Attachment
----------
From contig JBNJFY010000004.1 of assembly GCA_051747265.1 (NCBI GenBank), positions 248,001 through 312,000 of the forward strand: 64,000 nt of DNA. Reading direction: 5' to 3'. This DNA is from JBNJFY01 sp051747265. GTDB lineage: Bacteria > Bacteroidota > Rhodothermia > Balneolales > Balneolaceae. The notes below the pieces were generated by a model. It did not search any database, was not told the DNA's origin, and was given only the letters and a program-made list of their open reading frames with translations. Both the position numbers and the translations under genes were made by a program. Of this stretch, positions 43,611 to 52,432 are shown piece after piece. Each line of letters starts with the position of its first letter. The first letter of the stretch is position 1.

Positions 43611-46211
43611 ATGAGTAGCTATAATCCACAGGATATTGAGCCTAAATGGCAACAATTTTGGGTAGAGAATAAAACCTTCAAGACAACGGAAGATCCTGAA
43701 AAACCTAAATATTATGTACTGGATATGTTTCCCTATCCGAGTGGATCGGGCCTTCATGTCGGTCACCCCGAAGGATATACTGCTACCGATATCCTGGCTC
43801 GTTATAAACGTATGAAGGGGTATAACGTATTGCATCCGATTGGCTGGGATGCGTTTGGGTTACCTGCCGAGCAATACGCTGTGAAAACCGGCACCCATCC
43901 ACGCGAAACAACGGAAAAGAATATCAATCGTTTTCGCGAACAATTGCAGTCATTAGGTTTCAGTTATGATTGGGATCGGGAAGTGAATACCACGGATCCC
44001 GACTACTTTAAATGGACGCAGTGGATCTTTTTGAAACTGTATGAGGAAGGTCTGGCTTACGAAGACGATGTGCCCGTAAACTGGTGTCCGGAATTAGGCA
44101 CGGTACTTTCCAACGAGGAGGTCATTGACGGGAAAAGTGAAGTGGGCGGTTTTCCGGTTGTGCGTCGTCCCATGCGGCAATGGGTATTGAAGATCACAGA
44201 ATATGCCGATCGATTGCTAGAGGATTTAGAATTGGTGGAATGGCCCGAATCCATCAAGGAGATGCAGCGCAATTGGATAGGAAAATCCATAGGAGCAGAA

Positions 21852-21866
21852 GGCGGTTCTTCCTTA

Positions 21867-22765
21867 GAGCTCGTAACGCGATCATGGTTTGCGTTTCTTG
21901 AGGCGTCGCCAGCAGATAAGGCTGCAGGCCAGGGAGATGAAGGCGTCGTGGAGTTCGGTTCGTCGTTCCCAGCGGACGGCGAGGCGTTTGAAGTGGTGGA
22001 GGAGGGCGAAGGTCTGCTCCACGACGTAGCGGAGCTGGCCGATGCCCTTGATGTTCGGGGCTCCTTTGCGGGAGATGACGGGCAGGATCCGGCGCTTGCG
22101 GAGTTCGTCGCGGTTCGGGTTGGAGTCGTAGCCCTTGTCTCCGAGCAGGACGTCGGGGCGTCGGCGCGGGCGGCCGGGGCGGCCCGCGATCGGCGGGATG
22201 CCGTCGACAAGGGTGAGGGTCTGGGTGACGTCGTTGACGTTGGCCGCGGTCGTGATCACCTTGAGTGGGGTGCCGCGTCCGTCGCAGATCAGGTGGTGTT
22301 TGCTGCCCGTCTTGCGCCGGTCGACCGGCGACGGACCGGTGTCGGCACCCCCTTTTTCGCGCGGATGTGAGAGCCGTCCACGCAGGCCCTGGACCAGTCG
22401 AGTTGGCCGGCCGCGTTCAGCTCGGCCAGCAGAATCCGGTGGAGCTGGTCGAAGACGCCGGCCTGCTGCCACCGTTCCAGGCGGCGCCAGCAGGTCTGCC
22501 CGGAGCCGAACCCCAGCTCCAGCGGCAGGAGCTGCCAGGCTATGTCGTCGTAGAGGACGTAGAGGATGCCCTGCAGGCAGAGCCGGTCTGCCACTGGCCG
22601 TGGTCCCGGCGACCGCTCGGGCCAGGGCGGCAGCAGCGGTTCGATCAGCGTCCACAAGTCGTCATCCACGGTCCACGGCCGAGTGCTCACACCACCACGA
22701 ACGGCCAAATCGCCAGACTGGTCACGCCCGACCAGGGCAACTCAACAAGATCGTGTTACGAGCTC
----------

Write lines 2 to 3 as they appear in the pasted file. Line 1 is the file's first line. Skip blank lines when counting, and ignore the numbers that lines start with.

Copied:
Positions 43611-46211
43611 ATGAGTAGCTATAATCCACAGGATATTGAGCCTAAATGGCAACAATTTTGGGTAGAGAATAAAACCTTCAAGACAACGGAAGATCCTGAA